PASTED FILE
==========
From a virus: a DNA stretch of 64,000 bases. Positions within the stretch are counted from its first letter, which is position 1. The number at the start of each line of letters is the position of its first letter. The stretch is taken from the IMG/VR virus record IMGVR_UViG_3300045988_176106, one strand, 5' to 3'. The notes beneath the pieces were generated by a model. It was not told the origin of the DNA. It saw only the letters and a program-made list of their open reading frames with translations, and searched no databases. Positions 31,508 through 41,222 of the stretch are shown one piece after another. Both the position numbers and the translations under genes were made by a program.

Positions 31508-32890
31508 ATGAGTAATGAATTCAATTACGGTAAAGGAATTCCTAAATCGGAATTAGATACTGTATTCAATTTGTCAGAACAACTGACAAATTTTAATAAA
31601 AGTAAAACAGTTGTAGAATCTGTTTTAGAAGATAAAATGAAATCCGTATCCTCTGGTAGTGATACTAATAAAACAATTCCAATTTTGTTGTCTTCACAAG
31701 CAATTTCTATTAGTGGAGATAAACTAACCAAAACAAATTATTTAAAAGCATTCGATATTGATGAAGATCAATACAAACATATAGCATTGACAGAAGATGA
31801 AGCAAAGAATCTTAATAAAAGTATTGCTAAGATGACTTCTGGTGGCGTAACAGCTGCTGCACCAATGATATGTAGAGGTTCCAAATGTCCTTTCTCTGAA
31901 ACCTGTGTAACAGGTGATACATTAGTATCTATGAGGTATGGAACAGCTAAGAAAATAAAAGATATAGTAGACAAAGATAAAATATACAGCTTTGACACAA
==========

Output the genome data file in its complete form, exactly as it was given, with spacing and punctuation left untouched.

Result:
From a virus: a DNA stretch of 64,000 bases. Positions within the stretch are counted from its first letter, which is position 1. The number at the start of each line of letters is the position of its first letter. The stretch is taken from the IMG/VR virus record IMGVR_UViG_3300045988_176106, one strand, 5' to 3'. The notes beneath the pieces were generated by a model. It was not told the origin of the DNA. It saw only the letters and a program-made list of their open reading frames with translations, and searched no databases. Positions 31,508 through 41,222 of the stretch are shown one piece after another. Both the position numbers and the translations under genes were made by a program.

Positions 31508-32890
31508 ATGAGTAATGAATTCAATTACGGTAAAGGAATTCCTAAATCGGAATTAGATACTGTATTCAATTTGTCAGAACAACTGACAAATTTTAATAAA
31601 AGTAAAACAGTTGTAGAATCTGTTTTAGAAGATAAAATGAAATCCGTATCCTCTGGTAGTGATACTAATAAAACAATTCCAATTTTGTTGTCTTCACAAG
31701 CAATTTCTATTAGTGGAGATAAACTAACCAAAACAAATTATTTAAAAGCATTCGATATTGATGAAGATCAATACAAACATATAGCATTGACAGAAGATGA
31801 AGCAAAGAATCTTAATAAAAGTATTGCTAAGATGACTTCTGGTGGCGTAACAGCTGCTGCACCAATGATATGTAGAGGTTCCAAATGTCCTTTCTCTGAA
31901 ACCTGTGTAACAGGTGATACATTAGTATCTATGAGGTATGGAACAGCTAAGAAAATAAAAGATATAGTAGACAAAGATAAAATATACAGCTTTGACACAA